L.A. told to stay at home as much as possible as COVID-19 brings ‘new level of danger’
There are growing calls for Los Angeles County residents to stay at home as much as possible for the next two to three weeks as the coronavirus surges and the Thanksgiving holiday season brings new dangers.
Officials have been sounding the alarm in recent days about the rapid spread of the virus in the region and have warned that more restrictions could be coming, including a possible curfew. Mayor Eric Garcetti went a step further Monday by saying remaining at home when possible is essential in slowing the outbreak.
The call falls far short of the strict safer-at-home order issued in March. But it illustrates the dire situation L.A. and the rest of California face in the coming weeks if the surging numbers in cases don’t start decreasing.
“This is a different kind of moment, a new level of danger,” Garcetti said. “If we don’t make these decisions now, there really is only one outcome: We will almost certainly have to shut things down again. And more people will get sick and die.
“We must stay at home as much as possible for the next two to three weeks, except for accessing essential services, food and outdoor exercise,” he added.
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California on Monday recorded 13,412 cases, a single-day record, according to the Los Angeles Times’ coronavirus tracker, an independent county-by-county tally.
Across California, coronavirus cases are surging at an unprecedented pace, even worse than the second surge of the year, in the summer. Weekly coronavirus infections across California are now nearly 150% worse than a month ago, according to a Times analysis, rising from about 22,600 in a week to 56,000 for the seven-day period that ended Sunday.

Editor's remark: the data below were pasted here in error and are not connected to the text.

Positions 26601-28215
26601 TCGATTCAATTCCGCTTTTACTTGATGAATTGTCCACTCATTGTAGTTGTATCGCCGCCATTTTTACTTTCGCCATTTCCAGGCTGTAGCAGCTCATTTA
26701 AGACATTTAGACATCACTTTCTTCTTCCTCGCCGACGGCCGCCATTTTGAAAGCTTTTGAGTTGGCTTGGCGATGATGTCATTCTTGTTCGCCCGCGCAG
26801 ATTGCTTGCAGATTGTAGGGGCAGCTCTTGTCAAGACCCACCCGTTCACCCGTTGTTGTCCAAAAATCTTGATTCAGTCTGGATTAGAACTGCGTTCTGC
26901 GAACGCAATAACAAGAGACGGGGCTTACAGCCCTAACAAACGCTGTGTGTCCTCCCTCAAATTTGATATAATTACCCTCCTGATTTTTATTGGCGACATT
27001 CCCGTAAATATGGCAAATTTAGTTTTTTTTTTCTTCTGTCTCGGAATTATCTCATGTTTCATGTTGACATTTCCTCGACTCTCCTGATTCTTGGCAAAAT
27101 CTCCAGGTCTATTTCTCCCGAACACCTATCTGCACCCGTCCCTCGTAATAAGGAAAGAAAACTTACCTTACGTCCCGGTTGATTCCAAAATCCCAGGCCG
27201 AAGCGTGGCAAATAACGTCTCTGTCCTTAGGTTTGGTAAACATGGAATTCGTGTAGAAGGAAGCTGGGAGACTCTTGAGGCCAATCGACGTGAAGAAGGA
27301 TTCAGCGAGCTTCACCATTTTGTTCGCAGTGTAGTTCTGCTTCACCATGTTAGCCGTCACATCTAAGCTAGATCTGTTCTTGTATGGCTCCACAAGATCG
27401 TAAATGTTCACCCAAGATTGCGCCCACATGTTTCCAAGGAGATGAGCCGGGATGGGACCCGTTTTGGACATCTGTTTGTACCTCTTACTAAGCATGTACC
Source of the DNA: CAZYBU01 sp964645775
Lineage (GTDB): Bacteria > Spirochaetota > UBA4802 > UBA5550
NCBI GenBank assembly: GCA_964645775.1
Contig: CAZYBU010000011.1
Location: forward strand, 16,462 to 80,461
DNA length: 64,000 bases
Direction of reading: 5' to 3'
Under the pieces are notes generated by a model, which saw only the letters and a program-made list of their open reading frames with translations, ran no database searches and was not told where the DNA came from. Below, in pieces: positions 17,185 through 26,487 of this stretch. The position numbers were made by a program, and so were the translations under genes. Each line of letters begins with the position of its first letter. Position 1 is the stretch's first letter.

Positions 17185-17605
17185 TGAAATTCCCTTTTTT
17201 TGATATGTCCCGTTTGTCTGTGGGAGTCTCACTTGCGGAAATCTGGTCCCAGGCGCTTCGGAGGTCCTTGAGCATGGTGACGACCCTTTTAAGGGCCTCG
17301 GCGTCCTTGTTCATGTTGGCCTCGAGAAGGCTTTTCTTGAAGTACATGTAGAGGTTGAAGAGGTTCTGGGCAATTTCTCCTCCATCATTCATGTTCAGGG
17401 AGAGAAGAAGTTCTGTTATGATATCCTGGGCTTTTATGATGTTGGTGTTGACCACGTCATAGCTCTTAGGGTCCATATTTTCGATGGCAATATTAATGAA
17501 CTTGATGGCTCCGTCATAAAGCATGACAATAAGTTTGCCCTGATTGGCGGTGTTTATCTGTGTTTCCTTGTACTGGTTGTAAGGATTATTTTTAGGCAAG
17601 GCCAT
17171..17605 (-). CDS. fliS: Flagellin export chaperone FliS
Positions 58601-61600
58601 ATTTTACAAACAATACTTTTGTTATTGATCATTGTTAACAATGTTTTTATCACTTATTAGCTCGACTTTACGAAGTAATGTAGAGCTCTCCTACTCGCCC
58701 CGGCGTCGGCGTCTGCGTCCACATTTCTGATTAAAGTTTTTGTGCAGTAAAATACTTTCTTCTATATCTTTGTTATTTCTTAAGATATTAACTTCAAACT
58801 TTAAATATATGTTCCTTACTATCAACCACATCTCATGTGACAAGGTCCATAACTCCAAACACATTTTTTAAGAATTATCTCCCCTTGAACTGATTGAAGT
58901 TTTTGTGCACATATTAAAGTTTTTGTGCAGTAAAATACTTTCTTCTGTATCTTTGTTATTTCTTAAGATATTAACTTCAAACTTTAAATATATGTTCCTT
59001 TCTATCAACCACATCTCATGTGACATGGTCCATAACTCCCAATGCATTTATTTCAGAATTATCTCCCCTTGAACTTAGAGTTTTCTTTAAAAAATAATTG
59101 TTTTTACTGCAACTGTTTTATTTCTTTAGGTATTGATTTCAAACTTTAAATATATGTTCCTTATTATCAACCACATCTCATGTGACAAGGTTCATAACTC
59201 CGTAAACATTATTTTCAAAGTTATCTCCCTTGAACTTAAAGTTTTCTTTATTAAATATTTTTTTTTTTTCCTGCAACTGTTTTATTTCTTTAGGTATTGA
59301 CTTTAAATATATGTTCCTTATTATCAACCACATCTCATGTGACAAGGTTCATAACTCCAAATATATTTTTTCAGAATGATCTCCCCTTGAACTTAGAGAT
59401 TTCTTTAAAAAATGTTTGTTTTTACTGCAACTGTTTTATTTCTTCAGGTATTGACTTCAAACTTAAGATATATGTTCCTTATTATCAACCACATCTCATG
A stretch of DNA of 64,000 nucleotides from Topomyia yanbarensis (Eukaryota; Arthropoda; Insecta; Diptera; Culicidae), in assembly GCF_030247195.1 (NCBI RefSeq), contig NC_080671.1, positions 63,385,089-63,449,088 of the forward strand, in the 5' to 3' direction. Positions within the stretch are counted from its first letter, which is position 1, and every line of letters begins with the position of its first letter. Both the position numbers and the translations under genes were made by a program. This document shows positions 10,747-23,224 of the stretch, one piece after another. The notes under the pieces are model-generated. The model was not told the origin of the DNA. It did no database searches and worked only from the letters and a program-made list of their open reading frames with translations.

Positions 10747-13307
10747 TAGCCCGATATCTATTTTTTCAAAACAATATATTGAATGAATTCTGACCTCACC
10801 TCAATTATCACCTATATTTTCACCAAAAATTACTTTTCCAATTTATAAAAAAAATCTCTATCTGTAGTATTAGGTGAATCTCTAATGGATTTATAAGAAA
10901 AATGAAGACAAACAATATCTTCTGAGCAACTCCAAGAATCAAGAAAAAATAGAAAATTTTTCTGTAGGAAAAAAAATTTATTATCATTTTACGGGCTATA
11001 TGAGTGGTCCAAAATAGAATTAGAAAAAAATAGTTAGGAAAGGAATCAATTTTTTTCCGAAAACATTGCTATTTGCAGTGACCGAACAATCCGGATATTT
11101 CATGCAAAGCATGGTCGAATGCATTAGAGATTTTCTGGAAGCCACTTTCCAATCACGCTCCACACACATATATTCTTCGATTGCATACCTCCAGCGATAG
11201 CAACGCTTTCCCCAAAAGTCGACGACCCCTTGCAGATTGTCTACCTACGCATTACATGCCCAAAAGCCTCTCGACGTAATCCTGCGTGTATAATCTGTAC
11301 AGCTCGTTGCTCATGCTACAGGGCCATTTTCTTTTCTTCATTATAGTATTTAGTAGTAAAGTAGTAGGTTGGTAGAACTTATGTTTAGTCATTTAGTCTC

Hospitalizations statewide are up 51% over the same period. And the rate at which coronavirus tests are coming back positive over the past week is now 5%, nearly double that of a month ago, when it was 2.6%. Deaths are expected to climb.
“I’m here with the strongest message of warning: The risk of this disease has never been higher. And the accelerating pace of infections has never been swifter,” Garcetti said. “Los Angeles is in a very dangerous situation. The alarm bells are ringing.”
Garcetti said he suspected that the biggest reason why L.A. is in such danger is because residents have relaxed their vigilance.
“It’s really the gatherings that are happening on a social basis, casually,” Garcetti said. “We need to stop that gathering for a few weeks to try to get this under control.”
Student learning will continue to pay a price for rising coronavirus infection rates, but reopening campuses varies by school, school district and county.
The mayor announced an expansion of government testing programs Monday. The city will expand its mobile testing programs, launch testing at Los Angeles International Airport and establish a “super walk-up” site in the northeast San Fernando Valley, where infection rates are high.
Garcetti also said city officials will step up enforcement of COVID-19 pandemic rules for businesses and could revoke permits for facilities such as indoor gyms and bars operating in violation of public health orders.